China's Top IM Client QQ Goes International
China's top instant messaging client QQ is becoming more foreigner-friendly with a new international release with a user interface in English, French and Japanese.
Tencent, one of China's largest Internet firms, launched QQ International 1.0 on Wednesday, after testing the product through beta releases for more than a year. The new version is aimed at foreigners living in China or people interested in becoming connected with the country.
In China, QQ already dominates the instant messaging market, with more than 655 million active accounts, according to Beijing-based research firm Analysys International. This has given the QQ client a 76 percent share of the market.
While Tencent is still focused on China, the company is slowly looking at the international market, said Mark Violo, product manager for Tencent. Like other major Chinese Internet firms such as Baidu and Alibaba Group, Tencent is "slowly seeding its brand and products" to overseas users, he said.
"I would definitely say it's not their main focus," Violo said. "This is a way of doing it without investing heavily."
The development of the product came about due to China's growing international presence and as more foreigners have come to visit and study in the country. QQ International is being promoted as a way for foreigners to instant message with Chinese Internet users for personal or business matters. The client has also partnered with local foreign-language media to provide users with information and news related to China, and even Chinese language lessons.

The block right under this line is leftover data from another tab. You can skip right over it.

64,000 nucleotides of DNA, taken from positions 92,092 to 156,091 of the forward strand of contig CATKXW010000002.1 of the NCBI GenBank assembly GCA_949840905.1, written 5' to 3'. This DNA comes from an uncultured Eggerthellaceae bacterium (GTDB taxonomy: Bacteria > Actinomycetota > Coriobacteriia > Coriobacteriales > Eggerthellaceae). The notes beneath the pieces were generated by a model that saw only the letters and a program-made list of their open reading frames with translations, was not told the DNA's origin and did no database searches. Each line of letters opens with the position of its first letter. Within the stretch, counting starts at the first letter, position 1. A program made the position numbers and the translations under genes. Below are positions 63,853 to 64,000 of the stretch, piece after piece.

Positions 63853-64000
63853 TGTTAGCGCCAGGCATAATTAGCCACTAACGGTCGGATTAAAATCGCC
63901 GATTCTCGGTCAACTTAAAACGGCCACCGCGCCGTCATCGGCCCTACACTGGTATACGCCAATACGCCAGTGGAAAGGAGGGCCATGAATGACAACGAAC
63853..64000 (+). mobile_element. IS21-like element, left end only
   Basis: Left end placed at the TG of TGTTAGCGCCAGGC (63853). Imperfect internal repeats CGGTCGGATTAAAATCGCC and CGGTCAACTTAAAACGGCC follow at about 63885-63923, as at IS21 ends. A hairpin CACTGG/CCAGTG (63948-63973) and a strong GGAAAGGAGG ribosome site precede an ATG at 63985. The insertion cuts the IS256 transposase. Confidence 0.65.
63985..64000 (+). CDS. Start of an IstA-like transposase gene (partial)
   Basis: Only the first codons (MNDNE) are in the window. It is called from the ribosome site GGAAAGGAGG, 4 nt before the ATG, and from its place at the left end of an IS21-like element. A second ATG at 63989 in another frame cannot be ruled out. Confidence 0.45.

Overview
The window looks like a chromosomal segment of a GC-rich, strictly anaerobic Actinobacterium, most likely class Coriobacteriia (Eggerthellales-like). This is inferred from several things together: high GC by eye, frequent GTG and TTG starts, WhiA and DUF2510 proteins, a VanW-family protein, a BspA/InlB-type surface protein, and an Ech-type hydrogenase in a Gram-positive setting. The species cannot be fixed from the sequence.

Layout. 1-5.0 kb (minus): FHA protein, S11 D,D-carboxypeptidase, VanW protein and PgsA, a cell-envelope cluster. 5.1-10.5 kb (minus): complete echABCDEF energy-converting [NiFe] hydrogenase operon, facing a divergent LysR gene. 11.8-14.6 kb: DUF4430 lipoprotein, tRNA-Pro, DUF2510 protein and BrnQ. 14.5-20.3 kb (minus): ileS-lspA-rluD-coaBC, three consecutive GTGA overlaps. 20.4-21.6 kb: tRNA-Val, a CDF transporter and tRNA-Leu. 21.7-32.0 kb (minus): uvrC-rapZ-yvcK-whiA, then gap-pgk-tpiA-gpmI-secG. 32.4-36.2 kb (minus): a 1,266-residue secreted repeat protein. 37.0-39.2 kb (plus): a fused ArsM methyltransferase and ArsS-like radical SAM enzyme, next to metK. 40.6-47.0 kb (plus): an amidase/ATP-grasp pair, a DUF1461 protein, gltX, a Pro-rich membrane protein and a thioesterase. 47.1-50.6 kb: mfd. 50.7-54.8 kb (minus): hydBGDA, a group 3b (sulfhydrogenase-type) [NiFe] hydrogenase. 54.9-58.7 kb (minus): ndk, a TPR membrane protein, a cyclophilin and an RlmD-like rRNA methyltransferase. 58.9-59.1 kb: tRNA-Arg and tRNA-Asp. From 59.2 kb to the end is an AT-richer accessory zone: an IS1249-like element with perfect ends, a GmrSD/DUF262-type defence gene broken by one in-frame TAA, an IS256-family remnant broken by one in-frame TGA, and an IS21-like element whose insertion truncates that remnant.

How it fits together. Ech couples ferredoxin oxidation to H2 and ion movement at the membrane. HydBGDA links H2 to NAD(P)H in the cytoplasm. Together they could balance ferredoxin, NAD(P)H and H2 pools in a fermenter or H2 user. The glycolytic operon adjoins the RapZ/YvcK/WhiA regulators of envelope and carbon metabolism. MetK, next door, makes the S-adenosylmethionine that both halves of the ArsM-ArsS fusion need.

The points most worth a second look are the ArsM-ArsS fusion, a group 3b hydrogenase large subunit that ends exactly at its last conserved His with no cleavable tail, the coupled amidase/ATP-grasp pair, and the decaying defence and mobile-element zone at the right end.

The first beta was launched in September 2009. Now the product has more than 2 million registered accounts with about 1.3 million active. So far about 55 percent of the QQ International users are foreigners, while the rest are Chinese users who have an international background or an interest in foreign countries, Violo said.
Version 1.0 of the client adds an invitation function, among other features. Support for Spanish, German and Korean will be added during the first quarter of 2011.
But even as QQ International opens up the client to new overseas users, the product is still focused on China.
"Our strength is if you use QQ International, you can connect with everything you want in China," Violo said. "If you import that model to the United States, you would have to provide everything you need in the United States. And right now we are not in the position to do that."
Coinciding with the release, Tencent is also preparing to launch a new social network service for foreigners in China sometime in the first quarter of 2011. The product, however, will not be based on any previous software Tencent has created. "It's something we have started from scratch in order to comply with the expectations from non-Chinese users," he said.
The new social service will focus "on groups, communities, organizations, rather than on personal profiles," Violo said, although personal profile pages will still be included. The goal is to allow any of these groups, from sports clubs to charity organizations, to represent themselves on the social network.